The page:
The best type of mock-ups are high-fidelity prototypes, because they look almost identical to the final product. Previously, it used to be quite challenging to create a high-fidelity prototype because they required designers to know how to code with the appropriate programming language.
With UI kits however, designers don’t need any specific programming knowledge. Even the most tech-savvy users find it easy to drag and drop UI widgets to come up with professional, high-fidelity prototypes that replicate the functionality of the final design.
Looking for the perfect tool for your high-fidelity mockups?
Check out our list of the best prototyping tools to find one that suits your needs.
How to use UI kits for website and mobile design
Once you’ve ironed out all the kinks in your prototype, it’s time to turn your design into a reality. Thankfully, UI kits can help with that too.
UI kits can contain almost all the interface elements you need to create a lovely UI — from layouts, widgets, and buttons to typographical settings and complex feedback modules. Most UI kits also integrate with Sketch App and Photoshop, so you can use them in your preferred design environment.
How would designing pages with a UI kit look like? To start with, it will only take few minutes.
The first thing to do is open your UI kit’s files in Photoshop or Sketch App. In parallel, open a new project where you’ll make your page design. The next step of the process is to select the elements you want for your page design, and drag and drop them to the new PSD or .sketch file.
At this point, you have a page structure in place and you need to add your own text and images. Let’s not forget about your brand’s colors. You will need to customize the page design to fit your brand guidelines.
In order to make this clearer, we’ve included a video made by Denis Shepovalov, an experienced designer, explaining how pages can be created using a Portland UI kit. Give the video a look, and ask yourself: When was the last time you actually created a web page this fast?
The alternative to building your own kit
As a developer or a product owner, you may not be familiar with creating UI kits at all. For you, this is just a tool supposed to make your products look beautiful, or to improve the overall quality and timeliness of the experience you’re offering to your users.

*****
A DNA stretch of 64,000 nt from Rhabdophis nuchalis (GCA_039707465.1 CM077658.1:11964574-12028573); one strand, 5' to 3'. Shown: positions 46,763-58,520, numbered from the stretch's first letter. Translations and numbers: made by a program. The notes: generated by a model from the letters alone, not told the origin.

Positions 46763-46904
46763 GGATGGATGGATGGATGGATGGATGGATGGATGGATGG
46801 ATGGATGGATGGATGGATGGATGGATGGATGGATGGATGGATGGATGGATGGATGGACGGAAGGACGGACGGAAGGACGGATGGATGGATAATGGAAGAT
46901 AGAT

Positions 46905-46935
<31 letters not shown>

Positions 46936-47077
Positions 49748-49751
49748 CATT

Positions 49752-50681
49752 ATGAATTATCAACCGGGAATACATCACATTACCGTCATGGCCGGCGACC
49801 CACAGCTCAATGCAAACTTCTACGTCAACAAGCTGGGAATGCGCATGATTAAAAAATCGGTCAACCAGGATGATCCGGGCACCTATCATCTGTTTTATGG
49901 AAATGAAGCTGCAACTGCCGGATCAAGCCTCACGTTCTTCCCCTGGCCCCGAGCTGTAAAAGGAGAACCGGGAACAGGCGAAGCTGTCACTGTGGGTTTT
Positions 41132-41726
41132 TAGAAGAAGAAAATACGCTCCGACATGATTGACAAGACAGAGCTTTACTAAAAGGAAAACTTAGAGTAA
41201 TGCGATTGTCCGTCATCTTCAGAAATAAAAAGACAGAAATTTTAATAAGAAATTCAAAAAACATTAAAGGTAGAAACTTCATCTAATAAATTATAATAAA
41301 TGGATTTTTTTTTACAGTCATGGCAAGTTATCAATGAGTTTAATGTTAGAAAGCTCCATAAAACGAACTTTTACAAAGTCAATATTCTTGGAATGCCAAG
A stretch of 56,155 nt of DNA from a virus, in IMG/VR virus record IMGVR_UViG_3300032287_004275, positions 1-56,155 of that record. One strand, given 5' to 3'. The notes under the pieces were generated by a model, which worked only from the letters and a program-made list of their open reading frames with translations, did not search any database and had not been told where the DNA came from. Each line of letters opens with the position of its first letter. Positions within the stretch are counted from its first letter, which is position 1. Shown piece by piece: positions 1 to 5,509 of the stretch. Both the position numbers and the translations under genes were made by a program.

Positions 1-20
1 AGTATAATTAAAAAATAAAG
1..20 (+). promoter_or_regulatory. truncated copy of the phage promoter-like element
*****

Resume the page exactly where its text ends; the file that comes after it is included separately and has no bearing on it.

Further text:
The main reason why designers opt for custom-built UI kits is that they want to maintain control over their designs. At the end of the day, websites and apps are a valuable product of their imagination, and they don’t want them to be any different than what they’ve visualized. Imposing your own terms, however, can be costly.
The thing you need to know is this: Are those huge maintenance costs actually worth it? More importantly, can you afford them?
The alternative would be, of course, to use an already made UI kit with a wide selection of elements. This would decrease your expenses to only a fraction of what you would pay to create your own custom UI kit. A good UI kit with lots of design elements varies from $38 to $68. Hiring a designer to create a custom user interface kit for you will cost you a few thousand.
Using UI kits is not just about creating functionality — it's about retaining it and using it multiple times, just like you do with functions and separate elements. The process is not complicated, and it doesn’t require reinventing the wheel: everything you need should already be there!
The devil is in the details, and this is particularly true in web and app design. There are many catches and small hints you have to consider, both separately and as a whole.
This is where UI kits come on the scene. They represent comprehensive resource sets that allow you to plan your design’s structure properly, without having to sacrifice your creative and original ideas. UI kits have many purposes and advantages, and the best one is that you can use them for both designing and high-fidelity prototyping.